I wrote a piece when it happened the first time, quoting a 2019 You Gov Poll stating 1 in 4 UK adults being victims of online bullying. This statistic shouldn’t be so high. The first time I encountered online bullies, I had opportunities to distract myself, that I don’t have now. I could if I wanted visit a friend, go out for coffee, browse a bookshop, I could deal with my feelings much better than I can this time around. I have been an extensive social media user for years, like most of us I’ve turned to Twitter and Facebook to connect with long distance friends, distract myself from the world, see people’s cat photos and share experiences with different communities via Facebook groups. Communities who I thought understood me. Where I belonged. Where I felt safe. As a child I was misunderstood for much of my school life, that hasn’t entirely vanished in adulthood, so social media was a sanctuary I’d go to find the understanding I needed. That belonging? Feeling safe? It’s merely a memory now. Online abuse has made social media the last place I want to be. I miss my friends who I can’t see in person but I can’t be where they are, virtually.

Being able to belong is important to me, and like many of you, we crave acceptance. To feel valued. A human need, just like food and shelter. Maslow mentioned our need to belong in his hierarchy of needs. Feeling that you belong is important to connect with others and deal with emotions or experiences, having someone to ask “Do you get this too?” helps us to tick as human beings. To find a place in society. I’ve experienced loneliness at various times in my life, and being unable to find where you belong will surely manifest this. We hear bandied around “you are not alone” related to different life experiences, we feel comfort when we hear those words. Words have a power. They are powerful and when used well house meaning. “Oh it’s not just me!” we scream in unison, as we work through our feelings being similar to other peoples. When these words aren’t used well, being targeted online takes away any belonging. The “you are not alone” reassurance feels distant, that somehow it doesn’t apply to you. And you feel lost. Very very lost.

As now, during this pandemic, words we part with on social media matter more than ever. The impact they have can be profound, as our virtual world becomes our main way of communicating, and our life as we know it is changing. There are people behind the words. And such words can eat away at you for such a long time. Victims of online abuse still have a need to belong, and to understand their identity. We could all become victims of trolling and online abuse, it isn’t an exclusive club for celebrities or those in the public eye. It could be you, me (in fact it was me) or Joe down the street. In a world where people being there for their neighbours is reported by the media, people rallying round to volunteer, helping to deliver medical supplies and food, or simply checking in on people to see if they are okay. We’ve seen a kinder, gentler side to Britain. I used to travel to London for work, where it was rare to hear a stranger say hello. Now we stop to chat to our neighbours. I had no idea who lived in my street before this pandemic. Communities are really being brought together. So, being trolled right now when the media is reporting the good of society when faced with truly awful circumstances, feels like some cruel juxtaposition. It doesn’t make sense. Yet here we are.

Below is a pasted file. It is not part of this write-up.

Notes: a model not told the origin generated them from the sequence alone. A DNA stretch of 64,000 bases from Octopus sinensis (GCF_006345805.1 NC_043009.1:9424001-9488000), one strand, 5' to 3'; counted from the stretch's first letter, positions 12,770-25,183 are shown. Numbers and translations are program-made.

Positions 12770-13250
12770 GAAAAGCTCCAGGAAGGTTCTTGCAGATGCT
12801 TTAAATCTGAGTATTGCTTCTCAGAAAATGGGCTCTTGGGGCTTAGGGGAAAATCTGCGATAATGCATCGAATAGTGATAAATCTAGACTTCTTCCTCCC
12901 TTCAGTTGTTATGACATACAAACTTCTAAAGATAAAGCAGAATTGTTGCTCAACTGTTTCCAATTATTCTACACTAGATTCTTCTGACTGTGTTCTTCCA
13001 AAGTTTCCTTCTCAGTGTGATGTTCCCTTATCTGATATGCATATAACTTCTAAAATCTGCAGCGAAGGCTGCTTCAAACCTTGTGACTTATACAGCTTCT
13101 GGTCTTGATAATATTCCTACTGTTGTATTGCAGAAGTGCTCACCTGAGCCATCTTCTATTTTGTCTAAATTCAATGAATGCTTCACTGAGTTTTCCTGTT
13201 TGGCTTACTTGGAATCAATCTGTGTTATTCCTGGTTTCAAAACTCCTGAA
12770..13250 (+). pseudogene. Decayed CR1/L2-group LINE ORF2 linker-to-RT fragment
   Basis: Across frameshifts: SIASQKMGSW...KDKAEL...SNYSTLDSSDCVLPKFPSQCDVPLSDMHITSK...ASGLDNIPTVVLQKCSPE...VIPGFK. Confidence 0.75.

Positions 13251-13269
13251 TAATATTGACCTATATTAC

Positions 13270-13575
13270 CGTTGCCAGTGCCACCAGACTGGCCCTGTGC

Anytime is not the time to attack someone online, especially if they are from the same community as you, but it is even more poignant during a global pandemic. Social media being a friendly, safe, supportive space is important now more than ever. It is after all,  one of the few spaces we have left…

Posted in Covid-19, Dyspraxia, Mental health, Politics, Writing | 1 Comment

I’m exhausted. And I know I’m not alone

Image may contain: tree, plant, sky, grass, outdoor and natureOur lives over the last six weeks have changed forever. We can’t escape the daily reminders from the news, social media updates and our cats being extra intuitive. It’s a strange time. We are learning how to work again. And how to live alongside this new normal. Catch ups with friends over the phone are now the highlight of our days. Before lockdown I was on the cusp of beginning to make big decisions about where I want to be, what I want to do, who I want to be and who I want around me. Having largely been in recovery from the worst of my health anxiety. And dealing with a number of life and family events that made me reevaluate the need to enjoy life more, I was for the first time in years learning how feel content. I’d just started a new job, I have a small but select circle of friends who I adore and my sister was (and still is) acing uni. Then a global pandemic hit us, and my health anxiety recovery decided to become practically non-existent, as the country was sent into a state of shock, confusion and grief. When will lockdown end? Will that running event take place? When will I be able to get on a train again? Do I have this virus? No one knows.